- 70% find public officials' posts about coronavirus situation helpful
- Over half say social media use remains the same as before coronavirus
- 74% see social media as important for staying connected during pandemic
WASHINGTON, D.C. -- Social media platforms have become saturated with coronavirus-related news, with 46% of social media users saying "almost all" or "most" of what they see is about the coronavirus situation and an additional 37% saying "about half" is.
These results are from an April 14-20 Gallup/Knight Foundation survey focused on the coronavirus situation, part of Knight Foundation's Trust, Media and Democracy initiative.
Over two-thirds of social media users say coronavirus-related posts that they see from public officials (70%) and news organizations (68%) are "very" or "moderately" helpful. Fifty-seven percent say the same about posts from family members and friends, while fewer say so about posts from neighbors (43%).
|Posts from public officials||70||64||66||78|
|Posts from news organizations||68||50||65||84|
|Posts from family members||57||63||50||56|
|Posts from friends||57||59||53||57|
|Posts from neighbors||43||46||38||43|
|Gallup/Knight Foundation, April 14-20, 2020|
Roughly eight in 10 Democrats who use social media say they find posts by news organizations and public officials to be helpful -- significantly higher percentages than other party groups give to those same sources, or any other source, of social media posts. Republicans, who tend to have very low levels of trust in news media, are less likely to find social media posts by news organizations helpful, but still half of Republican social media users do.
Communications from public officials through these platforms are regarded as helpful across all social media users, regardless of the match between their party affiliation and the party leanings of their local area -- however, somewhat less so among Republicans living in Democratic areas. Fifty-nine percent of Republicans who live in deep Democratic counties find posts from public officials helpful, compared with 64% in swing counties and 70% in deep Republican counties. Among Democrats, about 80% find such posts helpful, regardless of the partisan composition of the county in which they live.
Importance of Social Media During Isolation
Despite significant changes to many Americans' daily routines and media consumption brought about by the coronavirus situation, a majority (57%) do not report any change to their social media habits, while 25% say they are using it more often and 7% less often. The remaining 10% do not use social media. Women (31%) are more likely than men (18%) to report using social media more often during the pandemic.
While social media habits have largely remained steady, many users recognize the important role these platforms play in staying connected during social isolation. Seventy-four percent of Americans who use social media say it has been "very" or "moderately" important to them personally as a way to stay connected with people who are close to them that they may not be able to see in person during the coronavirus situation. And 63% say the same about the ability to stay connected with people in their city, town or local community. Fewer social media users say it has served as an important source of information about the coronavirus and how to avoid being infected (48%) or as an important way to share their experiences, feelings and opinions about the coronavirus with others (41%).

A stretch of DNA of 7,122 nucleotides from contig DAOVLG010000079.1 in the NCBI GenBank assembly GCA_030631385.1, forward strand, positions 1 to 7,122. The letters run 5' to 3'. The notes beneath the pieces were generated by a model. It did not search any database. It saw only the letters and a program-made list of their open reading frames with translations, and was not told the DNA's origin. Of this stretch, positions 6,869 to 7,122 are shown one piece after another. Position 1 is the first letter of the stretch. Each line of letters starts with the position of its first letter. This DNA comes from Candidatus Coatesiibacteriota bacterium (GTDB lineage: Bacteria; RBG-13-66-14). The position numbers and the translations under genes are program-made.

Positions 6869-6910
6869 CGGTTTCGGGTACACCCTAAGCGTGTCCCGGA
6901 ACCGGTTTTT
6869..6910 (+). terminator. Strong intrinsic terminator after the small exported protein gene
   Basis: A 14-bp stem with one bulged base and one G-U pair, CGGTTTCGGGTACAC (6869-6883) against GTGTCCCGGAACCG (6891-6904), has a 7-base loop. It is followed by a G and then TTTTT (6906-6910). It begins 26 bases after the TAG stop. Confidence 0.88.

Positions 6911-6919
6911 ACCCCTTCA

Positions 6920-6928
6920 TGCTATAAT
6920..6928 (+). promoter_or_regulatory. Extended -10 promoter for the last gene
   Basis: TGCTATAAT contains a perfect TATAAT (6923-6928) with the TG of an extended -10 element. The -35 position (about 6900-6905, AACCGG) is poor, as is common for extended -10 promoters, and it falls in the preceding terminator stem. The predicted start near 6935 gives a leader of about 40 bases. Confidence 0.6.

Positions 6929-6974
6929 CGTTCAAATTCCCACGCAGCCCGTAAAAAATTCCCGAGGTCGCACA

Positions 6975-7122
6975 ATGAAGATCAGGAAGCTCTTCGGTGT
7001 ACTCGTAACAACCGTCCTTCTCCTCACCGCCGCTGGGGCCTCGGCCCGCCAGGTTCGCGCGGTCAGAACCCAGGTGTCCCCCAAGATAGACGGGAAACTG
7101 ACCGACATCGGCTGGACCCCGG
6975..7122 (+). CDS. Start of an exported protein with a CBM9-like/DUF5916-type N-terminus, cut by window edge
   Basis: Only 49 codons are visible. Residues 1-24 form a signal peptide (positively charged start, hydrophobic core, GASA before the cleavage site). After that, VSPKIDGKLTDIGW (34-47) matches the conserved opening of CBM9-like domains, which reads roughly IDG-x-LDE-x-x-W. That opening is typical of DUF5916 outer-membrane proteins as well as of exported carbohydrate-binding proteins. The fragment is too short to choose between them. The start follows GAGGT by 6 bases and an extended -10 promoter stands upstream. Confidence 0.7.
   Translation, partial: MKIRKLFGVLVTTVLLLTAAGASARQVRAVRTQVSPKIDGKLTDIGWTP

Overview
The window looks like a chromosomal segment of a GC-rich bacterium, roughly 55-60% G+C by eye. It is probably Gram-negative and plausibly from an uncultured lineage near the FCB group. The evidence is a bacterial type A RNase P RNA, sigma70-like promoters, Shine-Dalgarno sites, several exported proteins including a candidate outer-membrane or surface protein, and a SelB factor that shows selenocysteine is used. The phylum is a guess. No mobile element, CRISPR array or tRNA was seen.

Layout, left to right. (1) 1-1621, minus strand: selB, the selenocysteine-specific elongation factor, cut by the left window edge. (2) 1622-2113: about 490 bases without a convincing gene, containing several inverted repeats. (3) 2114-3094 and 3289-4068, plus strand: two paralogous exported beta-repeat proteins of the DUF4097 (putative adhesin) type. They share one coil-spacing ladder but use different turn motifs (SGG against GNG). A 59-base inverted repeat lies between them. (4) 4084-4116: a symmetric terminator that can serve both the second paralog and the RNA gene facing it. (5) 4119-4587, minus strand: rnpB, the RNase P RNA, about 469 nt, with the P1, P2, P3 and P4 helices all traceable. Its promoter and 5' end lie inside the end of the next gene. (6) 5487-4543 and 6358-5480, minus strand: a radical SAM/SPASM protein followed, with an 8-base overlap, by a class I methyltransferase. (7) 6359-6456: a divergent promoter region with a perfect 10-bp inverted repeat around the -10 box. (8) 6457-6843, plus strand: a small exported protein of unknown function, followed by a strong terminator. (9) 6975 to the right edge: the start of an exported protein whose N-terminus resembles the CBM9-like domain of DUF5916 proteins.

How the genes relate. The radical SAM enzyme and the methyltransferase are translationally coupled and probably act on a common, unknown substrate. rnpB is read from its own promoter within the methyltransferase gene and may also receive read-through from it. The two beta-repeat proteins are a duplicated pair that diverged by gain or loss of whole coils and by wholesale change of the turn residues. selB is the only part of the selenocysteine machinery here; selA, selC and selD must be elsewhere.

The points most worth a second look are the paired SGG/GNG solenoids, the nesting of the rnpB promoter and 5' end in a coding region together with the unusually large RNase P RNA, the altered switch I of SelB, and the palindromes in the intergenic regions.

|A way to stay connected with people who are close to you that you may not be able to see in person||74||66||81||77||70||81|
|A way to stay connected with people in your city, town or local community||63||52||71||66||60||63|
|A source of information about the coronavirus and how to avoid being infected by it||48||43||54||46||43||57|
|A way to share your experiences, feelings and opinions about the coronavirus with others||41||36||44||39||38||45|
|Gallup/Knight Foundation, April 14-20, 2020|
A gender gap is evident in the perceived importance of social media during the COVID-19 pandemic. Women are more likely than men to say it is important across all dimensions -- but the differences are largest in terms of staying connected with their friends, family and local community.
Younger and older social media users largely agree on what roles social media has fulfilled during this time. However, social media users aged 55 and older are slightly more likely than younger users to say it is an important source of information about the coronavirus and how to avoid being infected.
With the extended period of social isolation across much of the U.S., many social media users recognize the important role these platforms have played to keep them connected to their friends, family members and community. Nearly half of Americans who use social media say it has been an important source of information about the coronavirus, with most users characterizing posts from news organizations and public officials as helpful.
As Gallup and Knight Foundation have reported previously, Americans are skeptical about internet technology companies such as social media platforms. Despite this skepticism, the public appears generally positive toward the role that social media has played during the coronavirus pandemic.